IMR Press / FBL / Volume 13 / Issue 18 / DOI: 10.2741/3205

Frontiers in Bioscience-Landmark (FBL) is published by IMR Press from Volume 26 Issue 5 (2021). Previous articles were published by another publisher on a subscription basis, and they are hosted by IMR Press on as a courtesy and upon agreement with Frontiers in Bioscience.

Open Access Article
Electro-stimulation of cerebellar fastigial nucleus (FNS) improves axonal regeneration
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1 Department of Neurology, The First Affiliated Hospital of Chongqing Medical University, Chongqing, China
2 Department of Neurosurgery, Loma Linda University School of Medicine, Loma Linda, California, USA

*Author to whom correspondence should be addressed.

Academic Editor: John Zhang

Front. Biosci. (Landmark Ed) 2008, 13(18), 6999–7007;
Published: 1 May 2008
(This article belongs to the Special Issue New frontiers in neurosurgery research)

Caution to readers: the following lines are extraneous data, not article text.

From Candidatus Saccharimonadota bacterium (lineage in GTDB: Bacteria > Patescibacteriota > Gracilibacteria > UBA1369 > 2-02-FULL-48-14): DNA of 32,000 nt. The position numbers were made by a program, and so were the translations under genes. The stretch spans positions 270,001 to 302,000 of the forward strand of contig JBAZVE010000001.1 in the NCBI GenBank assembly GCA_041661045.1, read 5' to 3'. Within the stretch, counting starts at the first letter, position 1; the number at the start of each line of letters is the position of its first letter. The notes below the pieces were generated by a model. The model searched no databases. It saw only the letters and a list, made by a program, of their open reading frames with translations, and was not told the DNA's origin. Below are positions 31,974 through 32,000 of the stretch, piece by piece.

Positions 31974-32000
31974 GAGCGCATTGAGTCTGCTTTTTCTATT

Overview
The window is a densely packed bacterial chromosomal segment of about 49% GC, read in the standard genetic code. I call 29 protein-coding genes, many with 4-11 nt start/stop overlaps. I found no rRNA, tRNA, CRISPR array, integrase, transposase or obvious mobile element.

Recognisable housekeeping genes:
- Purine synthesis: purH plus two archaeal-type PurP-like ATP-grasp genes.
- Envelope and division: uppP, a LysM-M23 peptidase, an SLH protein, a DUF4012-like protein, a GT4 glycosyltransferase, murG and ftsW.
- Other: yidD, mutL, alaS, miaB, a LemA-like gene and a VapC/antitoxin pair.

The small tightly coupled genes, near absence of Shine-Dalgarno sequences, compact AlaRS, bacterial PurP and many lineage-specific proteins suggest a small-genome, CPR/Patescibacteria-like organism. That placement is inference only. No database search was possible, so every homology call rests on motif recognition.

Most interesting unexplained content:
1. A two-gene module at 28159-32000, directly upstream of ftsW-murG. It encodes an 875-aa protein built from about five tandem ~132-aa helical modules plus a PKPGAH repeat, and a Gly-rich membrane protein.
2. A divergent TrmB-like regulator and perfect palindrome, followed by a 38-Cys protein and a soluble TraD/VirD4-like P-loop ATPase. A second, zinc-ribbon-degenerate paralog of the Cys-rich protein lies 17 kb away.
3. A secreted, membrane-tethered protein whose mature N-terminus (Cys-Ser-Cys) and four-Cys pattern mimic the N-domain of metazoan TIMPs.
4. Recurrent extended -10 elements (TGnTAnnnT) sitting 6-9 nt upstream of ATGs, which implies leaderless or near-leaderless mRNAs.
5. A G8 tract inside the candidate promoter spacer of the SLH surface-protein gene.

This study focused on the effect of electro-stimulation of fastigial nucleus on the expression of NgR and on axonal regeneration after focal cerebral ischemia-reperfusion in rats. Cerebral ischemia and reperfusion was induced by nylon monofilament. Ninety-six male SD rats were randomly divided into sham group and ischemic insult groups at 12 hours, 24 hours, and 1 to 3 weeks after cerebral ischemia-reperfusion. Reverse transcription-polymerase chain reaction (RT-PCR) was used to determine the changes of NgR mRNA expression. Immunohistochemistry was used to detect the expression of NgR protein and the state of axonal regeneration. Fastigial nucleus stimulation was applied at 2 hours after ischemia for one hour. The results demonstrated that NgR mRNA and protein in the infarcted cortex and hippocampus were significantly increased (p<0.01). The axons were grossly damaged at 24h after cerebral ischemia-reperfusion when compared to the sham group. Fastigial nucleus stimulation decreased NgR mRNA and protein levels in the infarcted cortex and hippocampus (p<0.01) and improved axonal growth at 24 hours and 2 weeks after ischemia-reperfusion (p<0.05). These results suggest that electrostimulation of fastigial nucleus might provide a new strategy to promote CNS axonal regeneration.

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